Today, if you hear his voice

Ben White's Adventures with softened hearts

Tag: circle of hope (page 1 of 2)

Let’s actually DO something

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Pat looking awesome and super deep at Cooper River

When my new cell started my apprentice, Pat, was adamant that our cell be about actually doing stuff and not just talking about stuff. Pat is like my canary in the coal mine for toxic church fumes. He’s seen it all and still has to intentionally work to let his instinctual defenses down to move forward with what God is doing next in Circle of Hope. Too much of his experience has been mostly a lot of hot breathed ideas about God and how bad most people are.

Pat is leading me to let down my own defenses about what I will ask people to do. I worry too much about whether people will say yes to my questions. I haven’t yet gotten used to being told no for any reason. This is a problem but it is not my point. When Pat got involved with this project of local non profit called Second Chance Outreach Services at the leading of Pam, another person in our cell who was already connected to this organization, he asked us if we wanted to join in and the overwhelming response from the cell was yes.  Even from the guy who isn’t so sure about Jesus: he was “200% interested in volunteering”

We’re partnering with Convoy of Hope and a bunch of other churches in the Camden area to give out a bunch of food, personal services like haircuts, and social services like access to legal advice to 2-3K residents of Camden on September 19th. It’s a big undertaking and Pat got us in on the ground floor.  I never would have found my way into something like this if it weren’t for my cell.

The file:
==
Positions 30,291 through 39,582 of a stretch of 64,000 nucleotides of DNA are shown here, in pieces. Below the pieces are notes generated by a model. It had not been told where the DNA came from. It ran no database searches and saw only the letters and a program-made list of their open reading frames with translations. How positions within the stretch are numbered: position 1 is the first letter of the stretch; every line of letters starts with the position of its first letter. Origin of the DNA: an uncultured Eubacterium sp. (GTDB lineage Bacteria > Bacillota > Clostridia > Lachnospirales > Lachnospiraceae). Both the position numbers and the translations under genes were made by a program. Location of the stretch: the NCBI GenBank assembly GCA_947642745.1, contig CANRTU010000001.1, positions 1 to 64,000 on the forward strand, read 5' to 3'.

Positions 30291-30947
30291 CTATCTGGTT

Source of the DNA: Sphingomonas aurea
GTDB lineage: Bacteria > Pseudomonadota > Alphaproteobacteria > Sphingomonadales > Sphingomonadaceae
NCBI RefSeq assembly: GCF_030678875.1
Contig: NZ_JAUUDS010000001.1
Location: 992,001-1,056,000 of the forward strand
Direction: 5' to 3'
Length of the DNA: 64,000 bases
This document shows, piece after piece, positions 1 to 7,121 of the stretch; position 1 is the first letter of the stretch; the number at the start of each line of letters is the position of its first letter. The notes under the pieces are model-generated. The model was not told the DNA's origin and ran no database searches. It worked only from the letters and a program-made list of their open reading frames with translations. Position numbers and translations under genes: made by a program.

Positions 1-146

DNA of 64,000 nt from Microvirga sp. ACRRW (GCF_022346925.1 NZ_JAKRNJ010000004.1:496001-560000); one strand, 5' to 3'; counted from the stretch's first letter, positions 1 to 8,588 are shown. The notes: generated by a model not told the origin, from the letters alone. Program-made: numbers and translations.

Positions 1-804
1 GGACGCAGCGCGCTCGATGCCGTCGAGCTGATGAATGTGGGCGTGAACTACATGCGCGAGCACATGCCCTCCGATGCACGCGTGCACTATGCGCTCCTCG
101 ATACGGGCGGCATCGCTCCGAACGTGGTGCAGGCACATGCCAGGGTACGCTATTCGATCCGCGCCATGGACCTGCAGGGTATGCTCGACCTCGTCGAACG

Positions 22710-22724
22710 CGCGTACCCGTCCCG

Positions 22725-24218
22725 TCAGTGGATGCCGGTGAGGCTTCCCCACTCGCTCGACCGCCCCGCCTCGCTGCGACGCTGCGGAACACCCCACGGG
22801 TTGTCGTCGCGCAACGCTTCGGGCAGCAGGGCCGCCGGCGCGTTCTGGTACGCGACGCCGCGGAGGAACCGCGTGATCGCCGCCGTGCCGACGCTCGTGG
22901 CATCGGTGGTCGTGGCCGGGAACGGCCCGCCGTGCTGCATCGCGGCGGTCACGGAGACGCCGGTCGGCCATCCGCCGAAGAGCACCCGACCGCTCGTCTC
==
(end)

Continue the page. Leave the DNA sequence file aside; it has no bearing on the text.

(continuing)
Now of course you’re remembering my comment in the first paragraph about toxic church fumes. “It seems like there are other churches that are actually DOING things too, Ben? What gives with the church bashing?” I guess I’m repenting right now because I do consider these other churches my brothers and sisters and my partners in this event in September, but I am also grateful that the “doing” of Circle of Hope is a grass roots uprising from Pam and Pat and our cell.  Just because I am the pastor and I’m involved doesn’t mean we should support this event financially. A much better guarantee of that is Pat’s passion and initiative backed by the support of his cell.  We don’t want to rob the cell of it’s response to the gospel by subsuming their passion under the work of the church and not their actually DOING something.

We are guarding our capacity to listen to James 1

Do not merely listen to the word, and so deceive yourselves. Do what it says. Anyone who listens to the word but does not do what it says is like someone who looks at his face in a mirror  and, after looking at himself, goes away and immediately forgets what he looks like.

Pat has a face and it looks a lot like Jesus (in more ways than one- he looks like a classical rendering of Jesus only wearing glasses, and he wants to DO the word). Right after he committed to this event as the leader of the ad hoc team we are forming he got a call from a friend in Boston who wanted him to do a gig with his band, The Tea Club, and of course it was on September 19th! Pat said no.

Movie Bible Explosion

God miraculously stops cars from working, a young man faces off with Hercules dressed as a philosophy professor, and one of the two african american characters in the film calls himself “G-Dog”.  These are some of the things “God’s Not Dead” had going against it.  A lot of my friends on the internet are panning it because it isn’t well made.  I went to see it on Friday night and I agree with them- it’s all plot with little character development, the characters as they exist are mostly stereotypes, the plot is 100% transparent, and yet it worked for me.